* Accountants issue revised draft, still want leases on balance sheets
* Dual track approach for equipment, property leases
* Industry criticises cost of planned rule change
* Rule may not come in until 2016 due to corporate opposition
By Huw Jones and Dena Aubin
LONDON/NEW YORK, May 16 Company balance sheets could swell by trillions of dollars under an international plan being pursued by two accounting bodies to show more clearly the cost of leasing everything from photocopiers to property.
If the revised draft the International Accounting Standards Board and U.S. Financial Accounting Standards Board issued on Thursday is adopted, tens of thousands of firms worldwide will have to add all leases over a year to their balance sheets.
The proposals signal their refusal to back down further in the face of opposition from companies, who worry that bigger balance sheets will make them look more indebted and bump up their borrowing costs.
The bulk of leases are currently only mentioned in footnotes.
"The proposal is responsive to the widespread view of investors that leases are liabilities that belong on the balance sheet," FASB Chairman Leslie Seidman said in a statement on Thursday accompanying a revised draft of the rules.
The reform, which may not take effect until 2016 in view of the corporate opposition it faces, is part of efforts to align international and U.S. book-keeping rules so markets can compare firms more easily and get a clearer view of their liabilities.
"At present, investors must take an educated guess to determine the hidden leverage from leasing by using basic disclosures in financial statements and applying arbitrary multiples," IASB chief Hans Hoogervorst said in the statement.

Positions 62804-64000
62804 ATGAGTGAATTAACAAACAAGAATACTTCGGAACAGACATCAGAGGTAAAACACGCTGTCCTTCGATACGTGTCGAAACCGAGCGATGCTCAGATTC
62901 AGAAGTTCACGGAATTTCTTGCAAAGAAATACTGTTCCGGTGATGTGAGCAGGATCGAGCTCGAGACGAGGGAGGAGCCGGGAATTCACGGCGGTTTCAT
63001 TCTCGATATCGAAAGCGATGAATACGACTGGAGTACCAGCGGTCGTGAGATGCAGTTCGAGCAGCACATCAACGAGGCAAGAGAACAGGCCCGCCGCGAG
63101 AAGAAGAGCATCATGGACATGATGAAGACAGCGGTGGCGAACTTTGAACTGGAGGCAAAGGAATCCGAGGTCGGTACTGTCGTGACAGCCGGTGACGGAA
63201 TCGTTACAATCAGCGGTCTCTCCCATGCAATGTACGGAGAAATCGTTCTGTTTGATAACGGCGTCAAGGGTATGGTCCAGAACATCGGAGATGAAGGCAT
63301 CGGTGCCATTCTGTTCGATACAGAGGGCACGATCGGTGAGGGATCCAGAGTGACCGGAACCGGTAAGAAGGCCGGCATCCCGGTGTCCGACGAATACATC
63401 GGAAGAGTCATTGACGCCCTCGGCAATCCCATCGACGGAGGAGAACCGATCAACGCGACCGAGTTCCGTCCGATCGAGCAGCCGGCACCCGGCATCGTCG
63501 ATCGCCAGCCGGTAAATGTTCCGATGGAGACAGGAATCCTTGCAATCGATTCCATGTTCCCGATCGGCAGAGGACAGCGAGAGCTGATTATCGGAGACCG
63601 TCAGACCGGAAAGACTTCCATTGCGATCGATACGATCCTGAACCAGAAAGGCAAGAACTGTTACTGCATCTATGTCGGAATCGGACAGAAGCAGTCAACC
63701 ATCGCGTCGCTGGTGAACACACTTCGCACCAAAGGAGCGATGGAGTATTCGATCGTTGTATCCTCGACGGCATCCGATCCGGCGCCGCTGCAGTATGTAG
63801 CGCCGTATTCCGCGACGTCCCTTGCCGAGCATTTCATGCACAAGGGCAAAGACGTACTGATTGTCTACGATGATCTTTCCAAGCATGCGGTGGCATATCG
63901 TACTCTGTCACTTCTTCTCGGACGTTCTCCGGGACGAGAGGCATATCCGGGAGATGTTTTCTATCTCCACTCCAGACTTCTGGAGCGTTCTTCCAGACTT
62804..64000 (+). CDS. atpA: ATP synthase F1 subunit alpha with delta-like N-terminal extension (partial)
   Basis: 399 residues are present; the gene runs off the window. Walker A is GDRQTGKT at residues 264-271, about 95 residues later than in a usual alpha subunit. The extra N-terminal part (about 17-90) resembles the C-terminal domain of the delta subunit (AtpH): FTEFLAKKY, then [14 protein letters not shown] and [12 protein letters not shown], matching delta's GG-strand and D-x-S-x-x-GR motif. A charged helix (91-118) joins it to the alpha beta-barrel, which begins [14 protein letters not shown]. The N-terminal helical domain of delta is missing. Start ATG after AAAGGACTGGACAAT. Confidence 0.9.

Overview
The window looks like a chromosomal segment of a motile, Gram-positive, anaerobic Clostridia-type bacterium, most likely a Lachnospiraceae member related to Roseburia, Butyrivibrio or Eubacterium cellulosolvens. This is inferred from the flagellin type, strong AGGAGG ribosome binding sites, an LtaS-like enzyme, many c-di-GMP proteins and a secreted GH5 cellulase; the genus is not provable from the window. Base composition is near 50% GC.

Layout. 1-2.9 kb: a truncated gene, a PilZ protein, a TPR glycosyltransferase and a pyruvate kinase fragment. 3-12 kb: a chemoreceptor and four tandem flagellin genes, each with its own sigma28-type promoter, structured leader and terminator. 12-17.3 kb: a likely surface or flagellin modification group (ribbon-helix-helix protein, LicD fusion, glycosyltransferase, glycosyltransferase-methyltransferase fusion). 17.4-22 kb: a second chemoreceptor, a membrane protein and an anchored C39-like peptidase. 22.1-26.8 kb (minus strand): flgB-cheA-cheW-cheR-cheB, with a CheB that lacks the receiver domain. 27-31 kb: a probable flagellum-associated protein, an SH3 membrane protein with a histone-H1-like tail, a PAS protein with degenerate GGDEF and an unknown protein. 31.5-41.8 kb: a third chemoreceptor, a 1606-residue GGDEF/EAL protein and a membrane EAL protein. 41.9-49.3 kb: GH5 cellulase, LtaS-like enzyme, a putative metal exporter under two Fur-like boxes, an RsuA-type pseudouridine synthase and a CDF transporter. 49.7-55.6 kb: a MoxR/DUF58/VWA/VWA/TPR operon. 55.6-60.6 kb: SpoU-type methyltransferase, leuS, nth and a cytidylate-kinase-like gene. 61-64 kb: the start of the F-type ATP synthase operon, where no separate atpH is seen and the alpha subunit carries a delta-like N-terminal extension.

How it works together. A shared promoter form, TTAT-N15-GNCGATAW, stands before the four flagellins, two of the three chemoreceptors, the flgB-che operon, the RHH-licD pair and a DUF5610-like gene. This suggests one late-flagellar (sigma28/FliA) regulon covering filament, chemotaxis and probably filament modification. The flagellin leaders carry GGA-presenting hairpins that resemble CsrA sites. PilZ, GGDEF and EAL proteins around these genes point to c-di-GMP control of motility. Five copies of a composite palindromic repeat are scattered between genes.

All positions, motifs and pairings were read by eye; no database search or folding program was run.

More clarity on lease liabilities could break some corporations' loan covenants, which are linked to balance sheet size limits, or even trigger credit rating changes, accounting experts say.
And the sums involved are huge.
In Europe, outstanding leases totalled $928 billion in 2011, according to Leaseurope, which represents over 90 percent of the European leasing market.
In the United States, companies have about $1.5 trillion of operating leases according to a study commissioned by the U.S. Chamber of Commerce and real estate groups.
The two boards have backed down from their original plan to treat all leases in the same way, and confirmed on Thursday that they would pursue a "dual track" approach to distinguish between property and equipment leases, as reported by Reuters.
Instead of the current "straight line" rental expense that stays the same throughout the life of a lease, the new standard would treat most equipment leases like loans, with the highest costs in the earlier years.
Property leases would still be treated as a straight line expense, but there is no change to the basic principle that all types of leases longer than a year must be put on balance sheets.
Industry bodies had been hoping for further concessions.
"Leaseurope consider that they will not bring about a sufficient improvement in financial reporting to warrant the cost and complexity of changing the existing approach," the industry body said.